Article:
As we move into November, the Public Health Agency (PHA) is reminding people who are eligible for the flu vaccine but haven’t yet had it, to get it as soon as possible. There has been a very good start to the vaccination programme with a similar number of people vaccinated as this time last year – which had record levels of vaccine uptake.
The PHA is urging all those in ‘at risk’ groups, including over 65s, pregnant women, children, and adults with some serious medical conditions, as well as youngsters attending schools for children with severe learning difficulties, to get their flu vaccine as soon as possible. Flu can cause serious illness and result in a stay in hospital, or even death for people in these categories. Even if you feel fit and healthy, if you fall into one of the at risk groups it is important that you remember to get the vaccine.
Dr Richard Smithson, Consultant in Health Protection, PHA, explains the importance of remembering to get the flu vaccine for ‘at risk’ groups: “With busy lives it is easy to forget about the flu vaccine, especially when you feel fit and well. But it is important to make the effort to remember to get the flu vaccine at your GP’s surgery.
“The flu vaccine does not give you the flu. It is there to protect ‘at risk’ groups because if they get flu, they are more likely to have severe illness and/or develop complications such as pneumonia, which can be life-threatening.
“Pregnant women are more likely to have serious illness if they catch flu, which is why they will be invited by their GP at all stages of pregnancy, to protect them and their unborn baby.
“We are very pleased with the start to the flu vaccine campaign, with many people having already taken the opportunity to get vaccinated. However for those who haven’t had it yet they should arrange to get it as soon as possible.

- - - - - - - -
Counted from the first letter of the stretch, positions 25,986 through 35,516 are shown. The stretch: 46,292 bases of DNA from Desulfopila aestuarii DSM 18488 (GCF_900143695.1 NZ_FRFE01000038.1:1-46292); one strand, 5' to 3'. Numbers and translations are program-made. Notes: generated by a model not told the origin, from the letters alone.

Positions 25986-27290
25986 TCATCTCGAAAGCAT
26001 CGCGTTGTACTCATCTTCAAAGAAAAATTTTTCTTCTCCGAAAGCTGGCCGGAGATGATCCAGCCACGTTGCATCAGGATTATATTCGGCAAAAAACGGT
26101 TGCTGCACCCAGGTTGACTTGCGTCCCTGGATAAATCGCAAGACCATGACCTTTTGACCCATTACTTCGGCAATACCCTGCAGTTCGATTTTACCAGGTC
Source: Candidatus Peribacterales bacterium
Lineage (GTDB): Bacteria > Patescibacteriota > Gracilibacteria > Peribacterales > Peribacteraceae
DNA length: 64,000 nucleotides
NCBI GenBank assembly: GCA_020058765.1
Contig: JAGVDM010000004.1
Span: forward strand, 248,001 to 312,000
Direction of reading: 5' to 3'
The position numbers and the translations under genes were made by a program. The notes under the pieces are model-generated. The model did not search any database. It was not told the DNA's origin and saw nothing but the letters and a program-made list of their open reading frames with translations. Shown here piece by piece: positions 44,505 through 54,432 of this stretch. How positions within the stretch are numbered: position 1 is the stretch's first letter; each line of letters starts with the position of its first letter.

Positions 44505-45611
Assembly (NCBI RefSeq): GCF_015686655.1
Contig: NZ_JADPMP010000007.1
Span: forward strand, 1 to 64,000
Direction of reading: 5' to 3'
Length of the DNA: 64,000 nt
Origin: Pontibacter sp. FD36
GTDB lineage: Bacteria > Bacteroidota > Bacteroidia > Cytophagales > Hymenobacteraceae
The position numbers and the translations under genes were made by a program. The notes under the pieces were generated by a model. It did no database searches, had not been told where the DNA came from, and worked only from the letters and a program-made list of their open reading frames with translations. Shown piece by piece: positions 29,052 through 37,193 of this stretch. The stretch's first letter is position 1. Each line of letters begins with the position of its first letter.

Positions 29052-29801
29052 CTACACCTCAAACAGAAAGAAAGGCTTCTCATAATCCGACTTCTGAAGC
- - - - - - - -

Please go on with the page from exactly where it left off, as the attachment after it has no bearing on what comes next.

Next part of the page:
“We can never be sure when the flu virus will start to spread, some years it comes earlier than others, so it is important to get the vaccine as soon as possible. If you wait until flu arrives here, it may be too late for the vaccine to protect you.”
It is also important to remember that the flu virus can differ every flu season, which is why you need to get the vaccination every year, so even if you received the vaccine in spring this year, you still need to get the vaccination for the 2012/13 flu season.
Contact PHA Communications on (028) 9055 3663
Notes to the editor
1. For more information about the flu vaccine for 2012/13, visit www.fluawareni.info or speak to your GP/nurse or member of staff at the antenatal clinic in your local Health and Social Care Trust.
2. ‘At risk’ groups for flu include:
Anyone aged 65 or over, even if they feel fit and healthy at the moment.
Pregnant women (at any stage of pregnancy).
Children and adults who have any of the following medical conditions:
- a chronic chest condition such as asthma;
- a chronic heart condition;
- chronic kidney disease;
- lowered immunity due to disease or treatment such as steroids or cancer therapy;
- a chronic neurological condition such as stroke, multiple sclerosis or a condition that affects your nervous system, such as cerebral palsy;
- any other serious medical condition – check with your doctor if you are unsure.
- children who have previously been admitted to hospital with a chest infection.
- children attending schools for those with severe learning difficulties.
- anyone living in a residential or nursing home.
- main carers for elderly or disabled people.